i. The promisee’s interest in having restored any benefit that one has conferred on the other party. (Basically the defendant should give back what they made from the contract.)

2. Two assumptions in providing remedies

1. The law is primarily concerned with relief of aggrieved promisees and not with punishment of promisors.

2. The primary purpose of the remedy is to put the promisee in the position it would have been in had the promise been performed.

3. Restatement, Second, of Contracts § 356 comment a: “The central objective behind the system of contract remedies is compensatory, not punitive.” (11)

4. The appropriate form of relief is compensation for the breach, rather than requiring the promisor to perform.

5. Three Types of Damages:

1. Punitive: This is to deter the defendant (and others) from engaging in such conduct again.

2. Compensatory: This is to compensate the wronged party for the harm they have suffered.

3. Nominal: This is usually $1-$10 and is awarded as a statement that while the law supports your conduct, the court does not.

ii. Cases:

1. Expectation Interest: Naval v. Charter Communications, Inc. (9-13)

1. Fact Pattern: Both parties entered contract, Charter breached the contract by shipping books early. Naval sues for lost income due to breach of the contract. Judgment for plaintiff.

2. What Naval got:

i. Hardcover sales lost, due to presence of paperback in the market: $35,380.50

ii. Profits Berkley made on paperbacks that displaced sales of hardcover books: $7,760.12 (restitution interest: reversed on appeal).

3. Here, the remedy lies in the lost sales of Naval’s books. Charter’s profits were determined to not be appropriate to award to Naval.

2. Expectation/Reliance Interest: Sullivan v. O’Connor (14-20)

1. Fact Pattern: Plaintiff hired defendant to make her nose better. He did not, and after three surgeries she sued him for breach of contract. Judgment for plaintiff, including damages for third surgery (since she expected to pay for the first two surgeries).

2. “But where the plaintiff by reason of the operation was put to more pain than she would have had to endure, had the doctor performed as promised, she should be compensated for that difference as a proper part of her expectancy recovery.” (1

improves, and preserves the property of the promisor, though done without his request, it is sufficient consideration for the promisor’s subsequent agreement to pay for the service, because of the material benefit received.”

2. Cases:

1. Action in the Past: Feinberg v. Pfeiffer (46-50)

i. Fact Pattern: Woman is promised a pension. After working for two more years, she retires. New management doesn’t want to pay pension. Plaintiff sues for her pension. Judgment for plaintiff on theory of reliance (or promissory estoppel).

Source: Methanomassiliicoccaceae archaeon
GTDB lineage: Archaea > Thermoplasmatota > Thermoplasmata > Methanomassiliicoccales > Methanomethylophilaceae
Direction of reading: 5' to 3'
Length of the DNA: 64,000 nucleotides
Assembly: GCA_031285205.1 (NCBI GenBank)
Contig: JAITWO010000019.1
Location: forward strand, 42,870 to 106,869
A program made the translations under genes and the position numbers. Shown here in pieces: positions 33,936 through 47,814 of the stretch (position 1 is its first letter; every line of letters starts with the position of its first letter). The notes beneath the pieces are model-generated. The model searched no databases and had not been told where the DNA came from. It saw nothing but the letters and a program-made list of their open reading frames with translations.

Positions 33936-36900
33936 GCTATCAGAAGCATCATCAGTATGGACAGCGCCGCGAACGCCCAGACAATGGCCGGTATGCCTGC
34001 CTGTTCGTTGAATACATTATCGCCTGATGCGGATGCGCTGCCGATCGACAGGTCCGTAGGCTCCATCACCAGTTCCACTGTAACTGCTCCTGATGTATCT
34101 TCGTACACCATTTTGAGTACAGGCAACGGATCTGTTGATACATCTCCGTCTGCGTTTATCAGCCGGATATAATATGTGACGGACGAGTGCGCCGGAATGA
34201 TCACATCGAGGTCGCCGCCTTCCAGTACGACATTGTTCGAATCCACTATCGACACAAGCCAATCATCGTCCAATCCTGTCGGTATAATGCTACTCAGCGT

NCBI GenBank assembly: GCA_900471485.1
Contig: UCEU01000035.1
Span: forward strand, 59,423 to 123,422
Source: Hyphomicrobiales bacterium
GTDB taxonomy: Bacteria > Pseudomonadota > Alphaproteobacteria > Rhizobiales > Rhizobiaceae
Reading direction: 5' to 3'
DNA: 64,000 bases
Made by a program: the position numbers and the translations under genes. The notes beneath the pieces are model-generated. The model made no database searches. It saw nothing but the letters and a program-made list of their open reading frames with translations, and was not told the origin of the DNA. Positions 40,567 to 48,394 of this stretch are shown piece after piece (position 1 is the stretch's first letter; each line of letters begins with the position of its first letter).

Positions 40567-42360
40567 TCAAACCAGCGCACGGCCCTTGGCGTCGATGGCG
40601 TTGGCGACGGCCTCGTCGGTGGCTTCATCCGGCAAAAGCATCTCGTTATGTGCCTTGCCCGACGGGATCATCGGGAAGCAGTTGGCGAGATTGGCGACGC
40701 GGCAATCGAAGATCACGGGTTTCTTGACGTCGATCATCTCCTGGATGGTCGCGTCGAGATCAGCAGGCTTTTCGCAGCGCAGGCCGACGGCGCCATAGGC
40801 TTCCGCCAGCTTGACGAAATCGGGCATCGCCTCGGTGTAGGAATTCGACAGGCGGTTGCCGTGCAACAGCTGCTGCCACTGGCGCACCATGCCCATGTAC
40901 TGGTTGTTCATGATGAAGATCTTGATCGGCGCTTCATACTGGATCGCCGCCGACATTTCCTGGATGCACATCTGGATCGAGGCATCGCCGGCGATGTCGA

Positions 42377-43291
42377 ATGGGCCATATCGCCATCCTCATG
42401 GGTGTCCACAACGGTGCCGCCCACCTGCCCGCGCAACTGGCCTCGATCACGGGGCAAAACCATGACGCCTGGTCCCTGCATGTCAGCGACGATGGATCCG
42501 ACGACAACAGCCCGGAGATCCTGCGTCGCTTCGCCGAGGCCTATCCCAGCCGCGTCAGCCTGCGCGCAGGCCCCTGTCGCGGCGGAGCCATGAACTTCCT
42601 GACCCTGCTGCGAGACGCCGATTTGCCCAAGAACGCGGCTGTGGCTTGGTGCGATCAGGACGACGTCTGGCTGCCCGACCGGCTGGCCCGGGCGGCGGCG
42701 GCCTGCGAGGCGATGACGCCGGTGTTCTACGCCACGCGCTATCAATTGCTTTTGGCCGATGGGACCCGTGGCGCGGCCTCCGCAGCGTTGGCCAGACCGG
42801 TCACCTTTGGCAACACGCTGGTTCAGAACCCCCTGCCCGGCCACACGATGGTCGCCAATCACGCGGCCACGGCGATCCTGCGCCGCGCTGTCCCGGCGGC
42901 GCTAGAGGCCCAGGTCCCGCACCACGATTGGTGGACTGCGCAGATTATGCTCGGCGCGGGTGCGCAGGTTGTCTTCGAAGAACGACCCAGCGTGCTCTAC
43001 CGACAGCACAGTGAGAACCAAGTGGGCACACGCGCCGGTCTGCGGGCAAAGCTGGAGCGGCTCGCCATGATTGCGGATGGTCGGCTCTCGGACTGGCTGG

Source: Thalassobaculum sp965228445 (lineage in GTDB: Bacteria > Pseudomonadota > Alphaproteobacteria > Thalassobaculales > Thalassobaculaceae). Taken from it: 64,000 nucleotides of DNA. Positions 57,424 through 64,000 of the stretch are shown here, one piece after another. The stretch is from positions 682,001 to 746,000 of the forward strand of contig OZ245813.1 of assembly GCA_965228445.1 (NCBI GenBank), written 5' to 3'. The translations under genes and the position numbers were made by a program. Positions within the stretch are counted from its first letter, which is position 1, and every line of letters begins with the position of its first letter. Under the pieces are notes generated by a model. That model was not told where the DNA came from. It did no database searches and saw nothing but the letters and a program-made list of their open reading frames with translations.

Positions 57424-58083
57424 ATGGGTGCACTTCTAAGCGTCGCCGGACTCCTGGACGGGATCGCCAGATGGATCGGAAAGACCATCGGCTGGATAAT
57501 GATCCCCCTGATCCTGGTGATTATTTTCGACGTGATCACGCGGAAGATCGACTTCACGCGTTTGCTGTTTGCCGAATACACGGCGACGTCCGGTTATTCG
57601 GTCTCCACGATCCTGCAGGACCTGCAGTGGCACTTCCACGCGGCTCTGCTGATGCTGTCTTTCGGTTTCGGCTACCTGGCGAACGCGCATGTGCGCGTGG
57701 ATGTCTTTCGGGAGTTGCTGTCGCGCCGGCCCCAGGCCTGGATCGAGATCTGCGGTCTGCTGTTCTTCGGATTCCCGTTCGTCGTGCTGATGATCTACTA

ii. In this case, the evidence for enforceability is not consideration (since there is none here, since there was no bargaining for the promise); rather ‘reliance’ is the basis for enforceability (on p. 49).

iii. “The trial court so found [that the ‘plaintiff relied upon the continued receipt of the pension installments’], and, in our opinion, justifiably so.” (48)

iv. “As the trial court correctly decided, such action [of forbearance] on the plaintiff’s part was her retirement from a lucrative position in reliance upon defendant’s promise to pay her an annuity or pension.” (95)

v. Can action in the past satisfy the requirements for consideration? No, not usually.

2. Moral Obligation: Mills v. Wyman (50-52)

i. Fact Pattern: Defendant’s son fell ill on a ship, and plaintiff cared for him for about 2 weeks. Defendant promises to pay incurred costs, and later decides to not pay. Judgment for defendant in that there was no consideration.

ii. There was no material benefit to the promisor. Although there was a detriment to the promisee (loss of time and money), there was no bargain for the promise (resulting in the detriment to the promisee).

iii. “The rule that a mere verbal promise, without any consideration, cannot be enforced by action, is universal in its application, and cannot be departed from to suit particular cases in which refusal to perform such a promise may be disgraceful.” (50)

iv. For consideration, the plaintiff must have taken care of the defendant’s son in exchange for the money promised by the father. The defendant did not promise the money in order to induce the plaintiff the take care of his son. Instead, he took care of the kid because he was acting the part of the Good Samaritan. Therefore, there is no consideration.

3. Late Bargaining: Webb v. McGowin (52-56)

i. Fact Pattern: Employee could drop block on employer’s head or divert it and fall with it. He chose the latter, suffered severe injuries, and the employer promised to pay him money monthly for life. Employers heirs stopped payment. Judgment for the plaintiff on appeal.

ii. There was a material benefit (bodily protection) to the promisor. There was a detriment (physical injury) to the promisee. There was a subsequent bargain for the promise between the two parties.

iii. “It is well settled that a moral obligation is a sufficient consideration to support a subsequent promise to pay where the promisor has received a material benefit, although there was no original duty or liability resting on the promisor…here, the promisor received a material benefit constituting a valid consideration for his promise.” (54)